President Barack Obama and Chinese President Xi Jinping met for a private dinner at the White House Thursday evening amid ongoing tensions between the U.S. and China over the two nations’ competing cybersecurity agendas.
Raising the anxiety level further is Xi’s visit coincided with a new report pinning cyberattacks on US interests squarely on the Chinese government and that Xi this week wholeheartedly denied involvement by his government in any hacking schemes.
On Wednesday, the cybersecurity firm ThreatConnect, in partnership with Defense Group Inc., published a report linking a Chinese military staffer to an expansive government hacking operation in which government cyberspying relies on a wide network of hackers who are loosely connected through a bottom-up management approach.
In speaking to a group of U.S. and Chinese business leaders in Seattle on Tuesday, President Xi said China is a “staunch defender of cybersecurity.” He also asserted, “The Chinese government will not, in whatever form, engage in commercial thefts or encourage or support such attempts by anyone.”
These claims, while consistent with earlier statements made by the Chinese president were met with skepticism within the information security and among business leaders.
The ThreatConnect-DGI report is hardly the first time that direct evidence has been found linking hacking campaigns to Chinese military groups. In June, CrowdStrike published a report noting evidence of clusters of Chinese hacking groups that are linked to members of Unit 61398 of the People’s Liberation Army.
CrowdStrike co-founder George Kurtz told SCMagazine.com it is “irrefutable” that China is actively involved in hacking and corporate espionage to further their national interests. Kurtz said, “With a high degree of certainty, we were able to find a connections that link the malware, domains, and IP addresses back to the PLA with a high degree of certainty.”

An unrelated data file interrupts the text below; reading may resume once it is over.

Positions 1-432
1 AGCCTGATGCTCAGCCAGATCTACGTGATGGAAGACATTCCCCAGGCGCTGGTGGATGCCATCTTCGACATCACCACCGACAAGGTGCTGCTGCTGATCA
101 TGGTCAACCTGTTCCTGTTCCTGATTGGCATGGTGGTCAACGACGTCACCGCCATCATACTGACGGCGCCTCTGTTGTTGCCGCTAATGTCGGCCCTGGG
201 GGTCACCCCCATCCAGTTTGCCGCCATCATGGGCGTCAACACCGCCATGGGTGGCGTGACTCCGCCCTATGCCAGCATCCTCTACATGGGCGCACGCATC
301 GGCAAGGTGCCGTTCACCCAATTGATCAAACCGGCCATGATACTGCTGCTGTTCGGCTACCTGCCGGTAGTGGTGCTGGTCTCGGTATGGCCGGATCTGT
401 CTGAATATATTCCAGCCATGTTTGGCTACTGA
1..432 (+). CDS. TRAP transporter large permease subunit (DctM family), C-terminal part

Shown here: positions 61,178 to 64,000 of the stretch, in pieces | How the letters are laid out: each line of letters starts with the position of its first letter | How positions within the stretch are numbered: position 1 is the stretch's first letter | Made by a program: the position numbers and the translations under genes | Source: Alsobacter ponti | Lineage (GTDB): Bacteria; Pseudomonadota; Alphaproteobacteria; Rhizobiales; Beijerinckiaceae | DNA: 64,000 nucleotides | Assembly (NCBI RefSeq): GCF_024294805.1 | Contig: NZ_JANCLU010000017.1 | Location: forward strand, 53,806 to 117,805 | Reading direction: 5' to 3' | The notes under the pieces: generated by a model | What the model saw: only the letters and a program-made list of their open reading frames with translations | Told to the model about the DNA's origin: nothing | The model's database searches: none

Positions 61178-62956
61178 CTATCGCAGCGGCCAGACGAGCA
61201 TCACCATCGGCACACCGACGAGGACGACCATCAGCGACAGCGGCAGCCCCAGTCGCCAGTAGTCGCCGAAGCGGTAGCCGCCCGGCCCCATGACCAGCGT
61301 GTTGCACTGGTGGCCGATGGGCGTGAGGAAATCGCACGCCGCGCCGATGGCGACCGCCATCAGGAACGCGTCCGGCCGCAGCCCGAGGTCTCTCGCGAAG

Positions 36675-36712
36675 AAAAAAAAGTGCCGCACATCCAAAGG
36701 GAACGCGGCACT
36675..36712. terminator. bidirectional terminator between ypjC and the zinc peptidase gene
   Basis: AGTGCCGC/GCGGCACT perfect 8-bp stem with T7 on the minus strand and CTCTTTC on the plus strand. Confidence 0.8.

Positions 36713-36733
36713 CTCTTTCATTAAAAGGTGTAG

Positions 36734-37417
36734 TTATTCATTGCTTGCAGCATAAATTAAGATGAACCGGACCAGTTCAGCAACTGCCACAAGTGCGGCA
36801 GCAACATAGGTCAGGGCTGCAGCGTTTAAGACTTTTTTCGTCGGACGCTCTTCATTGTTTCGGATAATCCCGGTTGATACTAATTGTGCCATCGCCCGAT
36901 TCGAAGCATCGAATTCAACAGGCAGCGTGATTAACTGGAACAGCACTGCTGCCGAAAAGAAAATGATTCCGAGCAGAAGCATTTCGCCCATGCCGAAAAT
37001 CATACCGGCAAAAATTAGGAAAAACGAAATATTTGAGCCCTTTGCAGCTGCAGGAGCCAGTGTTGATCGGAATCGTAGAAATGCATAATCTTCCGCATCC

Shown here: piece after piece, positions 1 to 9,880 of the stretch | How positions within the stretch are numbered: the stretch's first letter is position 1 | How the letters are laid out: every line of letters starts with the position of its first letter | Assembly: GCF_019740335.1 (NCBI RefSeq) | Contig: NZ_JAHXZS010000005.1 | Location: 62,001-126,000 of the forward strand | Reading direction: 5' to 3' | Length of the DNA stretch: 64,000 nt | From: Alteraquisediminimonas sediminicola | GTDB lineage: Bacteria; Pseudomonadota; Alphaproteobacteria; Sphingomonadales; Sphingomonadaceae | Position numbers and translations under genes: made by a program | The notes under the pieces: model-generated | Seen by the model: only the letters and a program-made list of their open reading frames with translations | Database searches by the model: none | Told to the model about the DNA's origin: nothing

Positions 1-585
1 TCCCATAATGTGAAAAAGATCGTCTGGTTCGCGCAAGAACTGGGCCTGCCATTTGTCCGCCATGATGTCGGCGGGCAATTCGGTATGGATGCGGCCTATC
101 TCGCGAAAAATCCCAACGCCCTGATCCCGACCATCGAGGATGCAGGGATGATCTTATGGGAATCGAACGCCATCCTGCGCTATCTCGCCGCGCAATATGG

In speaking with SCMagazine.com, Fred Cate, a senior fellow at the Indiana University Maurer School of Law’s Center for Applied Cybersecurity Research, said, “There is a lot of evidence, although circumstantial that during the lunch hour in China the attacks slow down, and after lunch they pick up again.”
The White House responded to the trend Chinese hacks by starting to prepare a list of sanctions against Chinese companies that are believed to have benefited from commercial cyber theft against private companies, according to The Wall Street Journal.
The ThreatConnect-DGI report reflects poorly on President Xi’s claim on Tuesday when speaking to a group of U.S. and Chinese business leaders, that China is a “staunch defender of cybersecurity.” Xi told the group, “The Chinese government will not, in whatever form, engage in commercial thefts or encourage or support such attempts by anyone.”
Cate said of the ThreatConnect-DGI report, “You could say this report is bad timing for Xi, but at the same time while he has just dismissed outright all of the other evidence that they are involved in hacking, he’s likely going to just dismiss this as well.”
Richard Bejtlich, a senior fellow at the Center for 21st Century Security and Intelligence, part of the Foreign Policy program at the Brookings Center, and chief security strategist at cybersecurity firm FireEye, told SCMagazine.com, he expects the initial agreement between the US and China would initially only involve a restatement of language that was agreed to by the United Nations’ Center for Strategic and International Studies in June. “The U.S. is in a tough situation because we try to create something called ‘norms,'” said Bejtlich, “but how do we respond when 90 percent of the rest of the world doesn’t adhere to those norms?”